Anisotropic Fast Marching

# Anisotropic Fast Marching

This tour explores the use of geodesic distances for anisotropic metric.

## Installing toolboxes and setting up the path.

You need to download the following files: signal toolbox, general toolbox and graph toolbox.

You need to unzip these toolboxes in your working directory, so that you have toolbox_signal, toolbox_general and toolbox_graph in your directory.

For Scilab user: you must replace the Matlab comment '%' by its Scilab counterpart '//'.

Recommandation: You should create a text file named for instance numericaltour.sce (in Scilab) or numericaltour.m (in Matlab) to write all the Scilab/Matlab command you want to execute. Then, simply run exec('numericaltour.sce'); (in Scilab) or numericaltour; (in Matlab) to run the commands.

Execute this line only if you are using Matlab.

getd = @(p)path(p,path); % scilab users must *not* execute this


Then you can add the toolboxes to the path.

getd('toolbox_signal/');
getd('toolbox_general/');
getd('toolbox_graph/');


## Structure Tensor Field

An anisotropic metric is given through a tensfor field T which is an (n,n,2,2) array, where T(i,j,:,:) is a positive definite symmetric matrix that define the metric at pixel (i,j).

Here we extract the tensor field whose main eigenvector field is alligned with the direction of the texture. This can be achieved using the structure tensor field, which remove the sign ambiguity by tensorizing the gradient, and remove noise by filtering.

Load an image that contains an oscillating texture.

name = 'fingerprint';
n = 150;


options.order = 2;


Compute a rank-1 tensor with main eigenvector aligned in the direction orthogonal to the gradient.

T = zeros(n,n,2,2);
T(:,:,1,1) = G(:,:,2).^2;
T(:,:,2,2) = G(:,:,1).^2;
T(:,:,1,2) = -G(:,:,1).*G(:,:,2);
T(:,:,2,1) = -G(:,:,1).*G(:,:,2);


Smooth the field (blur each entry).

sigma = 12;
T = perform_blurring(T,sigma);


Compute the eigenvector and eigenvalues of the tensor field.

[e1,e2,l1,l2] = perform_tensor_decomp(T);


Display the main orientation field.

clf;
plot_vf(e1(1:10:n,1:10:n,:),M);
colormap(gray(256));


## Anisotropic Fast Marching

One can compute geodesic distance and geodesics using an anisotropic Fast Marching propagation.

Anisotropy of the tensor field.

anisotropy = .1;


Build the Riemannian metric using the structure tensor direction.

H = perform_tensor_recomp(e1,e2, ones(n),ones(n)*1/anisotropy );


Starting point.

pstart = [n n]/4;


Perform the propagation.

hx = 1/n; hy = 1/n;
[D, dUx, dUy, Vor, L] = fm2dAniso([hx;hy], H, pstart);


Display the result.

clf;
subplot(1,2,1);
imageplot(M, 'Image');
subplot(1,2,2);
hold on;
imageplot(convert_distance_color(D), 'Geodesic distance');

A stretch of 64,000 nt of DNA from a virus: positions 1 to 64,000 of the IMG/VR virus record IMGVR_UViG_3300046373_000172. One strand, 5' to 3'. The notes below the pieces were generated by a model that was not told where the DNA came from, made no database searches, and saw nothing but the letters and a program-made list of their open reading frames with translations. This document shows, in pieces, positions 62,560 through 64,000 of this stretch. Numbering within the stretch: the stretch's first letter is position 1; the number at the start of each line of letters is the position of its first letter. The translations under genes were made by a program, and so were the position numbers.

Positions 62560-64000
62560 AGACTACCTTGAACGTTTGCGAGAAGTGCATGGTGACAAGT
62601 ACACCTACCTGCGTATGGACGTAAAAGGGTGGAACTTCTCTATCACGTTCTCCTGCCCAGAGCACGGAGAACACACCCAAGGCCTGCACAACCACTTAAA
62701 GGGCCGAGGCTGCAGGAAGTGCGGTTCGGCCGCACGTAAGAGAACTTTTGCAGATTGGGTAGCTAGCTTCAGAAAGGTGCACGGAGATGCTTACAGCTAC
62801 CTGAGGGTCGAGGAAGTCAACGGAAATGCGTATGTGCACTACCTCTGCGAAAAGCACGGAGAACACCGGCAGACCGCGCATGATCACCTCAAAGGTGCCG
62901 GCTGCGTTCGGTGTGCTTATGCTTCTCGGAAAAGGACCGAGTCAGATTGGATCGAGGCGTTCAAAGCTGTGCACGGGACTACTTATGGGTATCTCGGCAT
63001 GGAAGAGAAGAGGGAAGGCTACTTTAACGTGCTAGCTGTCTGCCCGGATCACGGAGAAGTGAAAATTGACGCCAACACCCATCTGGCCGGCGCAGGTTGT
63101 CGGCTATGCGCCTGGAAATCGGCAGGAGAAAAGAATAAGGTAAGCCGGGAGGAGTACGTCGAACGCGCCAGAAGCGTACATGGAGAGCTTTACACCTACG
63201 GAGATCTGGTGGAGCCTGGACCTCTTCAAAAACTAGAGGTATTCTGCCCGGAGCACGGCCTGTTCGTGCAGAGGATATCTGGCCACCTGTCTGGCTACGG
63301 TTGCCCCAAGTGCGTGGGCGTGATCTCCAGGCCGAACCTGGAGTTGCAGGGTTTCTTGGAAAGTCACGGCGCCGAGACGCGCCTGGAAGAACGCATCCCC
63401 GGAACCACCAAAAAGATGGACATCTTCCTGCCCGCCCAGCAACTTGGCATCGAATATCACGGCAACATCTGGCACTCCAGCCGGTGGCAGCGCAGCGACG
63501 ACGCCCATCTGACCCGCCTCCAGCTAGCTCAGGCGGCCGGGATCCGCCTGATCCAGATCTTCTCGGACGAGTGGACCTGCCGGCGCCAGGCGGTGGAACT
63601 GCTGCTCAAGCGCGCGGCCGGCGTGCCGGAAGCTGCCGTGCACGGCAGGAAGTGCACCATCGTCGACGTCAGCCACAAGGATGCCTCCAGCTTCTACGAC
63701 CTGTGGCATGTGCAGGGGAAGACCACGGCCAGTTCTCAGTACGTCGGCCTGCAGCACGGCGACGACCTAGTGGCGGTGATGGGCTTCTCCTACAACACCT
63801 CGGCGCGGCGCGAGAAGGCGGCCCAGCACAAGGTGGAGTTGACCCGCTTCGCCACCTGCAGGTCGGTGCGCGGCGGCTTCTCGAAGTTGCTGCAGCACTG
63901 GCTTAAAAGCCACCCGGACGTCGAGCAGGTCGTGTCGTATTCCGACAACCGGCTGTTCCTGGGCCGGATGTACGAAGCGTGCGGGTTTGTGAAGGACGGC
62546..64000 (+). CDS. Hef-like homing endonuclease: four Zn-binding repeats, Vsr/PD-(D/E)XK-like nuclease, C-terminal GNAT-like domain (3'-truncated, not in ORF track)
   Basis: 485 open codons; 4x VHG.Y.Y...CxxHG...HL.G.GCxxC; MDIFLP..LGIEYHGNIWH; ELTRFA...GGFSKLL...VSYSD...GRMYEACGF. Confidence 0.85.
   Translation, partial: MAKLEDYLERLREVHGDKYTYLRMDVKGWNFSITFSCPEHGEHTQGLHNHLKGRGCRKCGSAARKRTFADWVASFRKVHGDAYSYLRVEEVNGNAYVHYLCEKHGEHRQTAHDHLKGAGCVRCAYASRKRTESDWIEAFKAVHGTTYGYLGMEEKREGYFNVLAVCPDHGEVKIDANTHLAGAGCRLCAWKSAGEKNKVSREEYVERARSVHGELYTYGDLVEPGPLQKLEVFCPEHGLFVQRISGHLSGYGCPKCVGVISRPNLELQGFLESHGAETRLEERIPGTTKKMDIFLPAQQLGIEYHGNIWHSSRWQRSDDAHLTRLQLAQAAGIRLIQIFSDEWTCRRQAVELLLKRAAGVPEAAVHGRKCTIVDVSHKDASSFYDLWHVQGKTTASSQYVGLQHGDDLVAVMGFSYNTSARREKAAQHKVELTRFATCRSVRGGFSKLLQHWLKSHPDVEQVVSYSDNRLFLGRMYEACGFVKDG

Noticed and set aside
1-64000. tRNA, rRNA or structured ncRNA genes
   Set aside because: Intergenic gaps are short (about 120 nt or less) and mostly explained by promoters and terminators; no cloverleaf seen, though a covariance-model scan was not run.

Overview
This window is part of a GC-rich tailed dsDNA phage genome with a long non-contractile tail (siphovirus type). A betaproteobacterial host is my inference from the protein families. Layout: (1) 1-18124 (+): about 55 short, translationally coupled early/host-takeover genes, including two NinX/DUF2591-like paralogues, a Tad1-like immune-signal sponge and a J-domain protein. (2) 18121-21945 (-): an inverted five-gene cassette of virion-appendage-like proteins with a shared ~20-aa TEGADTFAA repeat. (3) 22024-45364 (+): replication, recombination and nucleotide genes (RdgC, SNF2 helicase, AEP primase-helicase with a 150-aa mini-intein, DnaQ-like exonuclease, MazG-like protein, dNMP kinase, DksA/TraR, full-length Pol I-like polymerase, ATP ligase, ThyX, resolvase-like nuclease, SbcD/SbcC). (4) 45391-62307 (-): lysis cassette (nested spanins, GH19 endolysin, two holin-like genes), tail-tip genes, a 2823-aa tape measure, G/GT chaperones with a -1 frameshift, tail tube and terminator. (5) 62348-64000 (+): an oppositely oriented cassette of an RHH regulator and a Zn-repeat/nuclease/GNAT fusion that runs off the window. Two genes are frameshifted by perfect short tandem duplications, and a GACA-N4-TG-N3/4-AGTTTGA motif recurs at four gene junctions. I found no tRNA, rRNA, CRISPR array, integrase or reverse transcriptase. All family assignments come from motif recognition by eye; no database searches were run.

hh = plot(pstart(2),pstart(1), 'r.');
set(hh, 'MarkerSize',15);
axis('ij');
colormap(gray(256));


Exercice 1: (check the solution) Compute the geodesic distance for several anisotropy, and for several starting points.

exo1;


## Farthest Point Sampling

It is possible to perform an anisotropic sampling of the image using a Farthest point sampling strategy.

We use a highly anisotropic metric.

anisotropy = .02;
H = perform_tensor_recomp(e1,e2, ones(n),ones(n)*1/anisotropy );


Choose the initial point.

vertex = [1;1];


Compute the geodesic distance.

[D, dUx, dUy, Vor, L] = fm2dAniso([hx;hy], H, vertex);


Choose the second point as the farthest point.

[tmp,i] = max(D(:));
[x,y] = ind2sub([n n],i);
vertex(:,end+1) = [x;y];


Display distance and points.

clf;
subplot(1,2,1);
hold on;
imageplot(M, 'Image'); axis ij;
plot(vertex(2,1), vertex(1,1), 'r.');
plot(vertex(2,2), vertex(1,2), 'b.');
subplot(1,2,2);
hold on;
imageplot( convert_distance_color(D), 'Distance'); axis ij;
plot(vertex(2,1), vertex(1,1), 'r.');
plot(vertex(2,2), vertex(1,2), 'b.');
colormap gray(256);


Update the value of the distance map with a partial propagation from the last added point.

[D1, dUx, dUy, Vor, L] = fm2dAniso([hx;hy], H, vertex);


Display old/new.

clf;
imageplot( D, 'Old distance', 1,2,1 );
imageplot( D1, 'New distance', 1,2,2 );
colormap jet(256);


Update.

D = D1;


Exercice 2: (check the solution) Perform farthest point sampling.

exo2;


## Anisotropic Image Approximation

One can combine the farthest point sampling strategy with a geodesic Delaunay triangulation to perform image approximation.

n = 256;
name = 'peppers-bw';


Exercice 3: (check the solution) Compute a metric H adapted to the approximation of this image.

exo3;


Exercice 4: (check the solution) Perform farthest point sampling.

exo4;


Exercice 5: (check the solution) Compute the geodesic Delaunay triangulation of this set of point.

exo5;


Exercice 6: (check the solution) Perform image approximation using linear splines.

exo6;